Taiwan’s air force revealed its first domestically built trainer jet in more than three decades. The AT-5 Brave Eagle is part of the self-governed island’s move to advance its domestic defense industry, Reuters reported.
The jet, produced by state-owned Aerospace Industrial Development Corp., is the first home-grown air force asset since the F-CK-1 Ching-kuo fighter and trainer jet, which first took to the sky in 1989. The Brave Eagle can train pilots in air-to-air and air-to-ground combat and is able to land and take off with less runway. The combat version of the jet remains in its testing phase.
Taiwan intends to produce 66 Brave Eagles by 2026 to replace its aging and accident prone domestically made AT-3 Tzu Chung and the F-5 Tiger II, designed and produced by U.S. defense company Northrop Grumman.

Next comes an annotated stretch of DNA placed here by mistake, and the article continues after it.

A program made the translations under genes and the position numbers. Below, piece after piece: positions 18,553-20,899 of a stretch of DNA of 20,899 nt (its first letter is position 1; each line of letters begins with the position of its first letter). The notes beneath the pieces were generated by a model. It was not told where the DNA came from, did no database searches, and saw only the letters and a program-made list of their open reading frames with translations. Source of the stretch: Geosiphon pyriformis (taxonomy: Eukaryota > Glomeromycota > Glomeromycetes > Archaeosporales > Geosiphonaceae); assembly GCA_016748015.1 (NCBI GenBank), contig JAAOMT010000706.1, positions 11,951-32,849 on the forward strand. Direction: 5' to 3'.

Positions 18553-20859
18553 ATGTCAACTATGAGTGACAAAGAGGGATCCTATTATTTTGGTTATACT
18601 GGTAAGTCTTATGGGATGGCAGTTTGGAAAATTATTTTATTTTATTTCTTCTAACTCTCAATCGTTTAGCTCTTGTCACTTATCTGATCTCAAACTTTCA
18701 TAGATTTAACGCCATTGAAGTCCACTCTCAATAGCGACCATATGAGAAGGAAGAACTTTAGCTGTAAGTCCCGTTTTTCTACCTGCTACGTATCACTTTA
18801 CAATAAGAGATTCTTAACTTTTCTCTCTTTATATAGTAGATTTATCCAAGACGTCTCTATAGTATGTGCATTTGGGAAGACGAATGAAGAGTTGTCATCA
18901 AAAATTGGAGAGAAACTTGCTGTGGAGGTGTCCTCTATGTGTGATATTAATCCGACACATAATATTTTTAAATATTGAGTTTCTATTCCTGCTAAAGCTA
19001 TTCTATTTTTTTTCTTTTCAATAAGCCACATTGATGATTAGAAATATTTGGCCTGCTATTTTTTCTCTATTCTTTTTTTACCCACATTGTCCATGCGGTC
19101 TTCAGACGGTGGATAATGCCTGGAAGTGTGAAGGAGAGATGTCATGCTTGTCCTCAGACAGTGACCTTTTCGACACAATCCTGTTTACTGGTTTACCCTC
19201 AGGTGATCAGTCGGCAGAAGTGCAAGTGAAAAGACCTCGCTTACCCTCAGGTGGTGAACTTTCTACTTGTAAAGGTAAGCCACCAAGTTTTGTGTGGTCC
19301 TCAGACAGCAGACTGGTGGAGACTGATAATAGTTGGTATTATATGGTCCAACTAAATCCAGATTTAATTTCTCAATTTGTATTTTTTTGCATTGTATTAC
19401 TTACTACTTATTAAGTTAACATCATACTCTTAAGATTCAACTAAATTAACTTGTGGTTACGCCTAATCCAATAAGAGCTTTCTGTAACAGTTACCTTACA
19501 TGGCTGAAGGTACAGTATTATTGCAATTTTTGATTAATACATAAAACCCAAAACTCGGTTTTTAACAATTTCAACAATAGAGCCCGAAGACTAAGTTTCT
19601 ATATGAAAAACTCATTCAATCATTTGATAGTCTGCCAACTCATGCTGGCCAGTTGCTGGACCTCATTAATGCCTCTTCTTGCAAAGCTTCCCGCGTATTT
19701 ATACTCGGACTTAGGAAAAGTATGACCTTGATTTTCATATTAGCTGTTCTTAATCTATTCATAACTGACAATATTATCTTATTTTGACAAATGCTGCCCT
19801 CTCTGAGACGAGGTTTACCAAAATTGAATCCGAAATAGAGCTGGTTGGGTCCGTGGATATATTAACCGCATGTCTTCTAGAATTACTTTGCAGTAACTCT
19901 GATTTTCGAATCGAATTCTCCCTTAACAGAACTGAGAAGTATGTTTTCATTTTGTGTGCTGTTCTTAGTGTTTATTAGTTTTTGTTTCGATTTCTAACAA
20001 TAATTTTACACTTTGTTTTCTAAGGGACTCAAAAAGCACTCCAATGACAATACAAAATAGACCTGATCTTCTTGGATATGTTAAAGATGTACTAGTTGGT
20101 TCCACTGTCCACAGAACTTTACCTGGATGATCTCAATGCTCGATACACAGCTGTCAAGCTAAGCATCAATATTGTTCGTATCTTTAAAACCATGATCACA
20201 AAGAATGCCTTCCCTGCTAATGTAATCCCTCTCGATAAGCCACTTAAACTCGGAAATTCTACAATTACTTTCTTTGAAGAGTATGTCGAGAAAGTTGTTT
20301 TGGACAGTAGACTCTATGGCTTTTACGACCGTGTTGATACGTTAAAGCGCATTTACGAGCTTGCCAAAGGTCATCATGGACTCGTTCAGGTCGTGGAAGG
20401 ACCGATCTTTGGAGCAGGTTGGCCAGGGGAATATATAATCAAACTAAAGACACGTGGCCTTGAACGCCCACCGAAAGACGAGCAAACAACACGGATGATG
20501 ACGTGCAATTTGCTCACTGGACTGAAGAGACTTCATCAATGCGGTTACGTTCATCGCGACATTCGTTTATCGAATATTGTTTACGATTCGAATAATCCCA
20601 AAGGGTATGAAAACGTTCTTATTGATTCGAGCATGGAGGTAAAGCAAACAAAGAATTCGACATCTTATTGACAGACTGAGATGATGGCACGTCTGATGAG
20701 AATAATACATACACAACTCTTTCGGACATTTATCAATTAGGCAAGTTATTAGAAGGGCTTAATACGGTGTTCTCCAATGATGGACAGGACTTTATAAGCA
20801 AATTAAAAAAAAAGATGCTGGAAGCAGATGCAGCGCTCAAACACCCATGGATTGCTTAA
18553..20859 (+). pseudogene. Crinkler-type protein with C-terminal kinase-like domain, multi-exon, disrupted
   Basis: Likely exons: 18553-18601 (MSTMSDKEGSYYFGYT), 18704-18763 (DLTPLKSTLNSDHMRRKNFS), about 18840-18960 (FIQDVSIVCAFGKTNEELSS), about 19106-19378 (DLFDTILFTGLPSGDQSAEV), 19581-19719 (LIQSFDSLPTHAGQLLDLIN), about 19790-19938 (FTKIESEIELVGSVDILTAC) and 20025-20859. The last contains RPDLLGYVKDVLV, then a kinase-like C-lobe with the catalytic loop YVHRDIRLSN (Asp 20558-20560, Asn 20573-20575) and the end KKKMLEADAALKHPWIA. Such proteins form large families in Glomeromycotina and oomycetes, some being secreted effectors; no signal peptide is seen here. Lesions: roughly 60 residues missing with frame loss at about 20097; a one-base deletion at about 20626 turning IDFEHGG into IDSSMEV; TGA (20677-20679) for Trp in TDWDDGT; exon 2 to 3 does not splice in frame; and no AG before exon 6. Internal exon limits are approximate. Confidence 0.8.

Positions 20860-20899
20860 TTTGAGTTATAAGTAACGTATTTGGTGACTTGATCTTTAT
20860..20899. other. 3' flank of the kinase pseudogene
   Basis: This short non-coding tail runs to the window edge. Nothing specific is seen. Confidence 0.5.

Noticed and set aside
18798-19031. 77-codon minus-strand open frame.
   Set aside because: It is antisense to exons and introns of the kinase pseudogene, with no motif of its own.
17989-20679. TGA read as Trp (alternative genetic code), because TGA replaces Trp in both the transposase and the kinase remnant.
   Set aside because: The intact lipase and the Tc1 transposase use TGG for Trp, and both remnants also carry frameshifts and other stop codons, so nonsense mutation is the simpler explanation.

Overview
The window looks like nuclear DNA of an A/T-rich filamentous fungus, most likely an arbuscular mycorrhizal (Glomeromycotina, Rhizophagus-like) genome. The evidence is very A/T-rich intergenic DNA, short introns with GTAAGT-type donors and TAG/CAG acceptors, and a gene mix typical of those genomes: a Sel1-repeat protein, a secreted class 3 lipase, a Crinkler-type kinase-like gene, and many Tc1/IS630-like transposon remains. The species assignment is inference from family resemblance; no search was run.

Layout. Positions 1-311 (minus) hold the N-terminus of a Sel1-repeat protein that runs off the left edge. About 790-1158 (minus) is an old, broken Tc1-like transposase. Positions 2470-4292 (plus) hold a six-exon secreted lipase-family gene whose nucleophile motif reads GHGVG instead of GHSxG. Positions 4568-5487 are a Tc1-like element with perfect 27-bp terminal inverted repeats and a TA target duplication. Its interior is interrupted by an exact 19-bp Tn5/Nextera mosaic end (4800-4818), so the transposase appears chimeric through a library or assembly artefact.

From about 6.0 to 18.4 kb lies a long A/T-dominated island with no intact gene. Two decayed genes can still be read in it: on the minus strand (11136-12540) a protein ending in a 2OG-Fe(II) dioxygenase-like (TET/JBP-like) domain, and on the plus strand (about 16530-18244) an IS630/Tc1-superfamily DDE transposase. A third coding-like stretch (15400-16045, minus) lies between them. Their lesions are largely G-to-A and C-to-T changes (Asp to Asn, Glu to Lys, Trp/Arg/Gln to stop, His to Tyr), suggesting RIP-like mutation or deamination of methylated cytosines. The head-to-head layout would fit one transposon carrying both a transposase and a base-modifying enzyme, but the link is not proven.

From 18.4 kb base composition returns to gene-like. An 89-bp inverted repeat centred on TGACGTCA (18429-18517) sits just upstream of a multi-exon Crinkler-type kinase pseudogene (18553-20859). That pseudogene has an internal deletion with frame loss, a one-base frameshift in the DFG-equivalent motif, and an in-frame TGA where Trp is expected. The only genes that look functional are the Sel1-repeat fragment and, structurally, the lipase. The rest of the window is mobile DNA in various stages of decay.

Taiwan’s efforts to modernize its air force comes amid heightened tensions with China, which has claimed Taiwan as its sovereign territory ever since Taiwan implemented self-rule in 1949. Simmering tensions regarding Taiwan were exacerbated during House Speaker Nancy Pelosi’s controversial visit to Taipei in August. The visit incited Beijing to initiate aggressive military drills around the island.
With only about 500 planes, Taiwan’s air force is small. It has nine models of aircraft, including 142 F-16s and 129 F-CK-1 Ching-kuos, which are used both as trainers and fighters. The oldest jet in Taiwan’s air force is the Beechcraft T-34 Mentor basic trainer jet, which saw its first flight in 1948. The Brave Eagle, which had its first flight in 2020, will become Taiwan’s newest addition to its air force. (These are the largest air forces in the world.)
To find every airplane in Taiwan’s air force, 24/7 Wall St. used data from the World Directory of Modern Military Aircraft as of May 2021 about the different types of aircraft in service in the Republic of China Air Force. Aircraft are ordered by total planes in service. Information on first flights also comes from the WDMMA. Helicopters were excluded from this list, as were planes that are on order, according to the WDMMA, but not yet delivered. (See also, every airplane in the Chinese military.)
Here is every plane in Taiwan’s air force.
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